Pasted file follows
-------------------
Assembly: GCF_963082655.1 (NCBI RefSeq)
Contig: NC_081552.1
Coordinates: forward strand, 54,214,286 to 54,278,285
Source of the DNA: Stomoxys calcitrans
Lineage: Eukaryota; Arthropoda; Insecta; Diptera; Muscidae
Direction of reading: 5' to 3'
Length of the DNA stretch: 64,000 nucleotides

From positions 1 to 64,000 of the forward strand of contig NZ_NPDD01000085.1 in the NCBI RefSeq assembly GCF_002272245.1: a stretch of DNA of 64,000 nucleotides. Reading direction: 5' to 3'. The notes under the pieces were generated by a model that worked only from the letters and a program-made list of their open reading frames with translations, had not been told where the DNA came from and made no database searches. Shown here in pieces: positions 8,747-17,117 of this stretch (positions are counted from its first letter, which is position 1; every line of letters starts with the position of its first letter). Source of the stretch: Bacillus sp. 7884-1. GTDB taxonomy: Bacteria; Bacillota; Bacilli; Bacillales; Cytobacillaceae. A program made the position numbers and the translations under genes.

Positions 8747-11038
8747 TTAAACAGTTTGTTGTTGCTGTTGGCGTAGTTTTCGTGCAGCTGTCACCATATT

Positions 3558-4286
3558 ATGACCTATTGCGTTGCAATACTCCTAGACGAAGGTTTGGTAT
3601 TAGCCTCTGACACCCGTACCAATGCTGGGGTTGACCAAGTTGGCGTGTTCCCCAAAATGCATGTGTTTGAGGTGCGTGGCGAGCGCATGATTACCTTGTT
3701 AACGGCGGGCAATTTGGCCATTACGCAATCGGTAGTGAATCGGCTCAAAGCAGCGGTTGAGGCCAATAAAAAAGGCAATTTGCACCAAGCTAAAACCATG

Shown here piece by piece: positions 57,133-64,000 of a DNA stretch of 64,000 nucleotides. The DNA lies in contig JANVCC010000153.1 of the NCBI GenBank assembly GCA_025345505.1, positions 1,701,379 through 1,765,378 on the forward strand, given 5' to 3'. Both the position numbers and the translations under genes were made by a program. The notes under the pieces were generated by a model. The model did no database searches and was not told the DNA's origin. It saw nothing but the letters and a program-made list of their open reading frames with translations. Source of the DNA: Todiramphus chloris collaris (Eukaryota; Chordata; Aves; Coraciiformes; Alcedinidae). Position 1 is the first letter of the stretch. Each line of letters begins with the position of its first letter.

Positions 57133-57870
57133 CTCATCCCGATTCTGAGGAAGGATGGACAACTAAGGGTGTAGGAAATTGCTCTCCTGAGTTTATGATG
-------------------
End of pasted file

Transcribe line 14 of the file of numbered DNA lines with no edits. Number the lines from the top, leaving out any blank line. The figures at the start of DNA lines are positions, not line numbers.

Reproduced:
3701 AACGGCGGGCAATTTGGCCATTACGCAATCGGTAGTGAATCGGCTCAAAGCAGCGGTTGAGGCCAATAAAAAAGGCAATTTGCACCAAGCTAAAACCATG